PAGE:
{{featured_button_text}}
Elroy Golemon, City of Helena transit superintendent

Elroy Golemon, city of Helena transit superintendent, gives a tour of the trolley in July 2019. 

Helena officials are considering making Helena's free trolley a seasonal fixture after its five-week trial run averaged 100 riders per day.

The final rider count for the July 29-Aug. 31 pilot period was 3,500 people, the city's Transit Superintendent Elroy Golemon said. 

"We're calling it a success," he said. 

The trolley ran Monday through Saturday for 11 hours a day with a one-hour break in the afternoon. Golemon estimated that 70% of the traffic was from 10 a.m. to 5 p.m. and the rest was from 5 to 9 p.m.

"Most riders were on from 10 a.m. to 5 p.m. daily," Golemon said, adding that the trolley got more use in the evenings during community events. 

While the city budgeted $30,000 for the pilot project, Public Information Officer Rebecca Connors said, "Elroy spent $10,200." That comes out to about $3 per ride, Goleman noted. 

Golemon has been soliciting feedback from the Helena community on the city's current transportation plan over the last few months. In October he plans to present his suggestions and recommendations for the transportation plan, including the future of the trolley, to the city commission.

Funding for the trolley could come from a variety of sources if the city commission decides to keep it on the road, Connons said. 

"There are different funds for special projects," she said. 

Golemon said city officials are also open to the possibility of community sponsors and partnerships, including advertising on the trolley, to help support the project.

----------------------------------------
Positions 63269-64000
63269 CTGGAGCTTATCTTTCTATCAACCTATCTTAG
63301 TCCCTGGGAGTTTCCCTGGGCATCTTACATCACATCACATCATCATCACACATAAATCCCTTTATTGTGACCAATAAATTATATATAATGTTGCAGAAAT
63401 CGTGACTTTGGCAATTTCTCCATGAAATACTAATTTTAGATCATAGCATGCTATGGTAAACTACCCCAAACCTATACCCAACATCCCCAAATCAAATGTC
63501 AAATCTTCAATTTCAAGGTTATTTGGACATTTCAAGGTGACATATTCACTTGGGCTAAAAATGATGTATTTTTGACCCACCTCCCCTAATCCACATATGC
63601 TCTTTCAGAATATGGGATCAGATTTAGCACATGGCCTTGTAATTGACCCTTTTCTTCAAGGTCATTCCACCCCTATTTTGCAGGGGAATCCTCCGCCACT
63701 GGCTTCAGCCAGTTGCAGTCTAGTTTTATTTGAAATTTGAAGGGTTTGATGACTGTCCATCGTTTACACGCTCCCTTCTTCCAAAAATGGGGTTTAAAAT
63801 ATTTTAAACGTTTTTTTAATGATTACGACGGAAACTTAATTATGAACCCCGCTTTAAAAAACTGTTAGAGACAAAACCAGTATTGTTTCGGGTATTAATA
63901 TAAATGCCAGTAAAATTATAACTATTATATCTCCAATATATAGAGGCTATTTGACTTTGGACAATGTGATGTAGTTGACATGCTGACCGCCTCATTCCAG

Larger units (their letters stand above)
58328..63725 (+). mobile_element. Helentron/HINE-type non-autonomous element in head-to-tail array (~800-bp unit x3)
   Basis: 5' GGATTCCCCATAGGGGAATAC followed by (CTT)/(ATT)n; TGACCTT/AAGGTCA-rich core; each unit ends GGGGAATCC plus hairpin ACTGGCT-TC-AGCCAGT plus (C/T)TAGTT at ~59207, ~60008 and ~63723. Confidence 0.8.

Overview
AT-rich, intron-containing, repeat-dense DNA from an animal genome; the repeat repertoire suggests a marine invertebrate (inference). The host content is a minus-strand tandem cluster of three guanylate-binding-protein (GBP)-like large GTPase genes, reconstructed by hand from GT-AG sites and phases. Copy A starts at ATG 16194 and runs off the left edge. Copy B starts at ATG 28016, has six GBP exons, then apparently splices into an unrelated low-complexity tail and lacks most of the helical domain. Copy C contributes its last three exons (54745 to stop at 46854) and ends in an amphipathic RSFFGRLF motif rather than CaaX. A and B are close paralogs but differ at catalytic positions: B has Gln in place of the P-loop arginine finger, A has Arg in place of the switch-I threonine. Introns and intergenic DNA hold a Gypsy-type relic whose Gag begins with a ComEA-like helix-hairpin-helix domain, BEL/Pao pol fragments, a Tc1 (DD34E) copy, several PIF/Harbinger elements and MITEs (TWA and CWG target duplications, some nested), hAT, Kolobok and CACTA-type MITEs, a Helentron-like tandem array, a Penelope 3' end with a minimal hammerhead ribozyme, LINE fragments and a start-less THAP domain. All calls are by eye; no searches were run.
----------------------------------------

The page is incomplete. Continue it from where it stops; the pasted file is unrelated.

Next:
Because downtown Helena is an important part of the city's identity, the trolley spent most of its time in the downtown area during the trial run. However, the Saturday route took the trolley to other hot spots in town, such as the State Capitol building. 

If the free trolley does continue, it will be a seasonal program due to the build of the vehicle and certain "maintenance complications."

"Parts are not what you would call 'readily available,'" Golemon said. "You kind of have to treat it with kid gloves."

The program was not competing with the Last Chance Tour Train, another Helena summertime staple, Golemon said, as the trolley doesn't offer tours or history to its riders. 

"We got comments from tourists from as far away as Russia saying they enjoyed it," Golemon said.

Get local news delivered to your inbox!

* I understand and agree that registration on or use of this site constitutes agreement to its user agreement and privacy policy.
13
0
1
0
2

Crime and Health Reporter

Crime and health reporter for the Helena Independent Record.

Load comments